The Temptations lives and story as a group had so many ups and downs, joys and tragedies, achievements and disappointments, it made for such a wonderful movie. I have seen it dozens of times, moved to joy, tears and getting up to sing every time. I want to come to the defense of Otis Williams. When one writes a movie, a play or a book, it is written by someone who sees the events as THEY see it. May not always be factual or how the other members or their families saw the events or the feelings they had towards them. Writers and producers will rearrange some events and perhaps toy with the time lines a bit for dramatic purposes. You can't take any biographical movie and be certain all is totally accurate. I don't think, according to various sources I have read, that the movie was that far from the way it happened. You have to make a movie in a reasonable amount of time otherwise it'll run for hours, as long as this one was. The actors were fabulous and they did such a masterful job dubbing and choreographing the music. If indeed, some events were altered a bit, I believe their achievements were well laid out and the tragic demises close as to how it happened. I am a big Motown fan and R & B fan of the mid 60's, 70's and early 80's. I developed a much larger appreciation for the Temptations with this movie and have loaded their Anthology album on my I-Pod. I thank the producers and Otis Willialms for that. The other members no longer with us are sorely missed. I am a huge fan of all who did lead in many of their hits; Eddie, David and Dennis.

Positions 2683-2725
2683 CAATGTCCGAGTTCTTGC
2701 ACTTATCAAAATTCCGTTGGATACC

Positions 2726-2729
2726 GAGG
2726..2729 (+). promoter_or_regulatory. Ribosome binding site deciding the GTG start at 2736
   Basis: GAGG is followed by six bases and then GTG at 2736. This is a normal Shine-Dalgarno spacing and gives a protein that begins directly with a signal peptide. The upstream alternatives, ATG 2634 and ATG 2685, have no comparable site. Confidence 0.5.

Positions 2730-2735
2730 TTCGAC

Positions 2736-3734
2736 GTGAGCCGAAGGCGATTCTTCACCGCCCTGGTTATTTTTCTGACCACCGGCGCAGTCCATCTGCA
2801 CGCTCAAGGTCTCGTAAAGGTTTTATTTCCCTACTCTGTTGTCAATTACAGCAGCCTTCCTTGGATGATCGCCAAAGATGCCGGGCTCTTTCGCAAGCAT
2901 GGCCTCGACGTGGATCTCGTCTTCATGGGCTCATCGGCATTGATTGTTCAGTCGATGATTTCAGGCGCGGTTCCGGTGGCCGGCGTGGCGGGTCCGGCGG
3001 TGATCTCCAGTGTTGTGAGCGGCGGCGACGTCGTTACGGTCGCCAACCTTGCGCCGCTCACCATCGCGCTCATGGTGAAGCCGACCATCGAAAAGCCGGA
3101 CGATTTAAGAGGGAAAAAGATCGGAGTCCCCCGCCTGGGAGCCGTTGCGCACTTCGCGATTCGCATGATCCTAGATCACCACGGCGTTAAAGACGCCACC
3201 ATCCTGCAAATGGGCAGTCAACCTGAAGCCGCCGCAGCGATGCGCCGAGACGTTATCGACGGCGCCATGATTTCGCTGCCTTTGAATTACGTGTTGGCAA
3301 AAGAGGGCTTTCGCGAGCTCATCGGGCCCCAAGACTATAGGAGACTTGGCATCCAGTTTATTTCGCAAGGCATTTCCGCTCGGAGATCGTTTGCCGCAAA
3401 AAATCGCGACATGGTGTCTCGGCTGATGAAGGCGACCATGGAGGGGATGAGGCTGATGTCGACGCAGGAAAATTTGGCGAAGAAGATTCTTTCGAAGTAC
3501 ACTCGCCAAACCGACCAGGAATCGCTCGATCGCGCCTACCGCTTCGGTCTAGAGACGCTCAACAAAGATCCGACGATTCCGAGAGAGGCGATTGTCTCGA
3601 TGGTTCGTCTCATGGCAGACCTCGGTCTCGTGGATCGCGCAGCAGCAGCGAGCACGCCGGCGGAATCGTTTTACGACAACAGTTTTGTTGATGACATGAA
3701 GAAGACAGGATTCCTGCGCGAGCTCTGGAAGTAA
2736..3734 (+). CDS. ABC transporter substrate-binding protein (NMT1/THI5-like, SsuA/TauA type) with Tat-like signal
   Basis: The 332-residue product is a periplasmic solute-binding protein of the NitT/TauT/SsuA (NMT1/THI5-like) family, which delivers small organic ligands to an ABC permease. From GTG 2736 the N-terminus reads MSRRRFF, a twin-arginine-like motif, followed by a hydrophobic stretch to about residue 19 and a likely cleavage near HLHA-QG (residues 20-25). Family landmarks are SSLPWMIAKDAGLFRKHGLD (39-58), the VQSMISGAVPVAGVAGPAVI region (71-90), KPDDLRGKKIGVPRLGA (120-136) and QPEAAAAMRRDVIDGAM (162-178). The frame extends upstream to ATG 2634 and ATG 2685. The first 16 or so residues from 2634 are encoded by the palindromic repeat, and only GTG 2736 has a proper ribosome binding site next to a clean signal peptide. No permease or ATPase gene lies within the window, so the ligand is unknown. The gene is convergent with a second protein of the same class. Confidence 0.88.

For my money, Fred Savage (Arnold) was by far the best child actor of TV. While there were many great child actors and many who came close, Savage's expressions were the best I ever saw for a kid age 12-17. His signature one-eye brow raise, his mouth and eye movements and his ability to wear his emotions and feelings on his face were nothing short of remarkable. His cute good looks and expressive eyes did a lot to help that as well. The other enjoyable part of this show was how the narrator sounded perfect as a grown up Arnold and when Savage spoke right after the narrator, it seemed to fit so well. Many of the episodes I truly relate to as in the show, Arnold was born in 1956, same year as my older brother. I was born in 1959. The styles, the house, the home furnishings, the cars and the events so paralleled my own suburban life in NJ, not far from NYC.